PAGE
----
Is EMDR hypnosis? No!


No! EMDR does not use hypnosis or suggestion. EMDR relies on activating the brain's natural ability to heal traumatic memories.

Just think, many bad things happen to us that do not become traumatic--the brain usually takes care of it. But sometimes the stress is too much, and the memory becomes "stuck," and that's trauma. So, in EMDR, we simply give your amazing brain a second chance to put stuck, hurtful memories fully in the past, permanently healing emotional wounds in a very real, and very natural way.

Let me quote Francine Shapiro, Ph.D, the founder of EMDR:

"EMDR and hypnosis are very dissimilar in their clinical effects, and a large number of hypnosis theorists have noted the distinctions...EMDR clients appear more alert and conscious, and less susceptible to inappropriate suggestion than hypnosis clients. For instance, clinical reports consistently suggest that [EMDR] clients will reject a suggestion that is not ecologically valid [not true]...Likewise, EMDR has not been reported to take away any belief that is true."

Dr. Shapiro goes on to prove this with brain-scan studies:

"EEG [brain scan] readings taken during EMDR show a brain wave pattern within normal waking parameters, whereas pronounced theta waves are reportedly characteristic of hypnotized subjects. Thus, EEG readings indicate that EMDR clients are not in a state of hypnosis."

Dr. Shapiro in this same 2001 text compares the relatively low success rate of treating PTSD with hypnosis with EMDR's amazing 85% success rate. Keep in mind that this was the success rate in 2001. EMDR has come a long way since then, and many studies have been published demonstrating ways to get even better outcomes through advanced techniques. The "Flash Technique," which you can read about on my blog as well, is one of these advanced techniques, as is EMDR 2.0, and a study of EMDR 2.0 in 2019 with 5000 clients demonstrated a PTSD cure rate of 92%, and a 60% total symptom elimination rate.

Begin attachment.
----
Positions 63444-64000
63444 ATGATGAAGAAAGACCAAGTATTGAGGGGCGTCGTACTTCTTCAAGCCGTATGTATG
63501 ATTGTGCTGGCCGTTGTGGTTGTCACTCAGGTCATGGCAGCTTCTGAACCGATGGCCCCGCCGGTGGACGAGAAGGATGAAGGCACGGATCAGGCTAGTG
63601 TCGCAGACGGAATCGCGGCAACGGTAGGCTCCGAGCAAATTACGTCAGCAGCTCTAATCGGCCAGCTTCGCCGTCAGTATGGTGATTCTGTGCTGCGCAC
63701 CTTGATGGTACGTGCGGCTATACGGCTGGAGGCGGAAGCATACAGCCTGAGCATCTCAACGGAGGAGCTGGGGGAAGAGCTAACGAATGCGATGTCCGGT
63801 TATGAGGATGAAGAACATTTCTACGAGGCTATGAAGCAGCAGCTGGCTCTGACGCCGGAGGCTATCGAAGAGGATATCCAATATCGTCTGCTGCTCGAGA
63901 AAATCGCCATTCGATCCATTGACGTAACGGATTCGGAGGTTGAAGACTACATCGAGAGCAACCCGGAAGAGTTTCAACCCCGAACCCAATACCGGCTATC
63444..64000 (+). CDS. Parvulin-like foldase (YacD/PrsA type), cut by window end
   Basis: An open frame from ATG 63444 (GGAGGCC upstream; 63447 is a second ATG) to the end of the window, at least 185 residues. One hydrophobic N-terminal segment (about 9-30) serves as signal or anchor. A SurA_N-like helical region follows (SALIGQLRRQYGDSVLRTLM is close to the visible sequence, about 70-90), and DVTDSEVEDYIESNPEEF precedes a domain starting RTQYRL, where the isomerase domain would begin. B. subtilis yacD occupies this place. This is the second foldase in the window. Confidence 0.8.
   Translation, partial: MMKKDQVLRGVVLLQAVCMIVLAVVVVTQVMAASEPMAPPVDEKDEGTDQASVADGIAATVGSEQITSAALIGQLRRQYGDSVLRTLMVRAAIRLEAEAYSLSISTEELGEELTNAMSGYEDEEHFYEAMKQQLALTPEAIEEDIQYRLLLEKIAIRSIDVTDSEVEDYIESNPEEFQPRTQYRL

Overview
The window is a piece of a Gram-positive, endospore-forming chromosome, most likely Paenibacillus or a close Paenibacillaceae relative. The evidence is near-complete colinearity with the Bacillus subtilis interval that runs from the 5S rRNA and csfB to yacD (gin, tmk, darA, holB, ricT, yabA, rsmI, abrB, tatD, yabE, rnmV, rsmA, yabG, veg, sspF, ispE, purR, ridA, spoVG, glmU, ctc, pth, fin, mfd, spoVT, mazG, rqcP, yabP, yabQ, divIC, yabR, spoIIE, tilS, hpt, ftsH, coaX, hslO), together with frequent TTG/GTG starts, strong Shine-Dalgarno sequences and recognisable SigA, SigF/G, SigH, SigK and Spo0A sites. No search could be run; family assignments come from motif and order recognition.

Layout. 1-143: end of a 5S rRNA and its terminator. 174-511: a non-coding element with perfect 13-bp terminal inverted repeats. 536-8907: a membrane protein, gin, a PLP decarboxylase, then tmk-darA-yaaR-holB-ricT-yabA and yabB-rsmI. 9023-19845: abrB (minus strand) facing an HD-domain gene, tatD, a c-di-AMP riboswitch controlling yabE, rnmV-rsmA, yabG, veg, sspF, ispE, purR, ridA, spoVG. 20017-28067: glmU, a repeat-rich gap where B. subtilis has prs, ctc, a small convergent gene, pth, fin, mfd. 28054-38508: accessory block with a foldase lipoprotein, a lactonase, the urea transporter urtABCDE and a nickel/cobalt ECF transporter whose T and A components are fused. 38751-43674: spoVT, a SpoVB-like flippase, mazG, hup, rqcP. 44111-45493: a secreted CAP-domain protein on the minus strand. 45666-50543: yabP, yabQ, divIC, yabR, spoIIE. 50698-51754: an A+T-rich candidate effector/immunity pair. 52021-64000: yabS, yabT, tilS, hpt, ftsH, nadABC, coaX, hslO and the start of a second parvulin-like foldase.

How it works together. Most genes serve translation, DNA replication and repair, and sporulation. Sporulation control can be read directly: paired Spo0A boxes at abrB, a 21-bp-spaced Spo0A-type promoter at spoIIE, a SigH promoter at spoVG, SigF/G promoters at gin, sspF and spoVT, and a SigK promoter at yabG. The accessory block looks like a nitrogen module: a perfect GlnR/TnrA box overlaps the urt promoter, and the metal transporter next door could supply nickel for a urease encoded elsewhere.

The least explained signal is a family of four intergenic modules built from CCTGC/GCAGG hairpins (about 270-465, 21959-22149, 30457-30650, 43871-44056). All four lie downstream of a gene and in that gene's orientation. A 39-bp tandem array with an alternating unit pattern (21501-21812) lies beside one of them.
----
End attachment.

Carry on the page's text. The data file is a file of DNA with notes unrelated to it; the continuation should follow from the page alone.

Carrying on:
I can also simply note anecdotally that I see a greater than 85% success rate in my own practice, for clients who are willing to see therapy through. Also anecdotally, I see a success rate approaching 100% with single-event PTSD, sometimes in one or two sessions; I have seen this with many types of single-event PTSD--car accidents, emotional abuse, even rape. Multiple-event-trauma clients can often work their way through one memory each session until there is nothing left.

While I can never guarantee results, there is a reason I am so excited about EMDR and continue to advance in the field--it works, and it empowers clients rather than numbing them or brainwashing them. Successful EMDR clients feel invigorated and filled with new life and potential, and that never gets old for me.

To be fair to hypnotherapists, people have a lot of myths and misinformation about hypnosis, and would be surprised to see how "normal" the real thing looks. It can be part of an effective integrative therapy when combined with EMDR for certain severe issues like dissociative disorders. Like most EMDR therapists practicing at an advanced level, I have been through several hypnotherapy trainings, including an American Society of Clinical Hypnosis training in Washington, DC. In fact, I am listed and insured in NC as a hypnotherapist, although I do not use it as a stand-alone treatment. So hypnotherapy has its place and use, but EMDR has simply proven to be the vastly better first-line treatment for trauma.